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Simulation: "Folding@Home"; How Your Video Game System Can Help Cure Cancer

Gamers Can Now Help Stanford University Researchers with the "Folding@Home" Project

Now you can help fight cancer simply by playing video games from the comfort of your own home. Researchers at Stanford University have teamed up with Sony Computer Entertainment America, the makers of PlayStation, on the "Folding@Home" project. Folding@Home helps researchers study the folding, and more important, misfolding of human proteins, which can lead to understanding the cause and cure of diseases like cancer, Alzheimer's, Parkinson's and cystic fibrosis.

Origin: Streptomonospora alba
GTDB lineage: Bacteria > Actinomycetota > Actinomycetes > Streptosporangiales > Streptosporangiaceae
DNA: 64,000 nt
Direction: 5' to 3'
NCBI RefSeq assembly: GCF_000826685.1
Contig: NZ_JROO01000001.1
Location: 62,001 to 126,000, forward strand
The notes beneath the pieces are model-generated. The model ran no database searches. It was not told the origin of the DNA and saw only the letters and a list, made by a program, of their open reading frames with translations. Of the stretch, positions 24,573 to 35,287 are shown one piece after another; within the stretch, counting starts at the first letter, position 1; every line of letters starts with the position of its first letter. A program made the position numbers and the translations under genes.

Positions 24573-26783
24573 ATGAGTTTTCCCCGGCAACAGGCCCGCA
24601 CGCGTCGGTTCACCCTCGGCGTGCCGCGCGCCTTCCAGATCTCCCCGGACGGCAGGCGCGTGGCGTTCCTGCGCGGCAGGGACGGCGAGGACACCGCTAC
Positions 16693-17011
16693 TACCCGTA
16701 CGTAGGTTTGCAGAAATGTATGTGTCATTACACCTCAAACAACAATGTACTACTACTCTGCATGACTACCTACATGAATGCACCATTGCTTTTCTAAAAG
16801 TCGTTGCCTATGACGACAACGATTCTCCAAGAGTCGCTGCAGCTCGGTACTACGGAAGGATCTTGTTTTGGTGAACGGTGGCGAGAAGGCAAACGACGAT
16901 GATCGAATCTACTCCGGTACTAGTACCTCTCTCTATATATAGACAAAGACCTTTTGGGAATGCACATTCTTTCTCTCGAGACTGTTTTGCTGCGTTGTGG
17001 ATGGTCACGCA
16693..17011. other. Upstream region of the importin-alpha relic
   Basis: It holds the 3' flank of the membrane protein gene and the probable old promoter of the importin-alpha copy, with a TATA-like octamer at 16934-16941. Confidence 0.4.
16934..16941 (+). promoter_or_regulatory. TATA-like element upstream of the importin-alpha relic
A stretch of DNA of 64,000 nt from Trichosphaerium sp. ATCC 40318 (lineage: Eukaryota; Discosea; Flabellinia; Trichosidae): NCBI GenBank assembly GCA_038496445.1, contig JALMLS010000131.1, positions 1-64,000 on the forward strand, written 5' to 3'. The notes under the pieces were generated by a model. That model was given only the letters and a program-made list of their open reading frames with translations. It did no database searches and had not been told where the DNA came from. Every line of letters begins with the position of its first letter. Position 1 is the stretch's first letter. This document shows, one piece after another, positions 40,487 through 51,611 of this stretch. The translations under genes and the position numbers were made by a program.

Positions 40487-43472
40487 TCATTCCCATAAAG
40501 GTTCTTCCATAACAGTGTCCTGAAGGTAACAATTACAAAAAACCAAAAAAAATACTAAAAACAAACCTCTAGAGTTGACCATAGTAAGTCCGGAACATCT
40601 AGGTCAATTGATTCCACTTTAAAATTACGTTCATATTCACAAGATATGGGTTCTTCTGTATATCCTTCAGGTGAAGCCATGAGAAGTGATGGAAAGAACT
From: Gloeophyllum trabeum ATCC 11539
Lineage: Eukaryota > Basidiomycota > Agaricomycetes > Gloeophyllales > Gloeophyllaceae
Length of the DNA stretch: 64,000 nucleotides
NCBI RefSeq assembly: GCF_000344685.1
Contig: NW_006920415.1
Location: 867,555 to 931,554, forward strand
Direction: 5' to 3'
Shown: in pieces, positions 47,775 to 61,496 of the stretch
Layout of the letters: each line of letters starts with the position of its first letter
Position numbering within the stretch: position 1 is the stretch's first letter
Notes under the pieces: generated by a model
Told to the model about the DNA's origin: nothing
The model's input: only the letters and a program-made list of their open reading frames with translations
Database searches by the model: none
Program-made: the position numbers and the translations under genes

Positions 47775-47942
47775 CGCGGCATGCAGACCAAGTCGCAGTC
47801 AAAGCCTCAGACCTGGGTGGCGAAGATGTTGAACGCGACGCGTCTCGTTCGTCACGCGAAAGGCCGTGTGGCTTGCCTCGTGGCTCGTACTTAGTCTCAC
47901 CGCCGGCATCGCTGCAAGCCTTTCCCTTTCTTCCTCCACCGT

In order to study protein folding, researchers need more than just one super computer, but the massive processing power of thousands of networked computers. Previously, PCs have been the only option for scientists studying this, but now, they have a new, more powerful tool—PLAYSTATION 3 (PS3). The PS3's cell processor is about 20 times faster at folding than a standard PC, giving even greater results in real time, allowing scientists to not only see but navigate the molecule in 3D.

To take part voluntarily, gamers just need to click on the Folding@Home icon within the main menu of the PS3. Then whenever their game system is idle, it will automatically begin the real-time simulations and the PS3's graphic chip actually allows you to watch the process first hand. You can even manipulate and study the protein strand yourself.

Produced for Sony Computer Entertainment America

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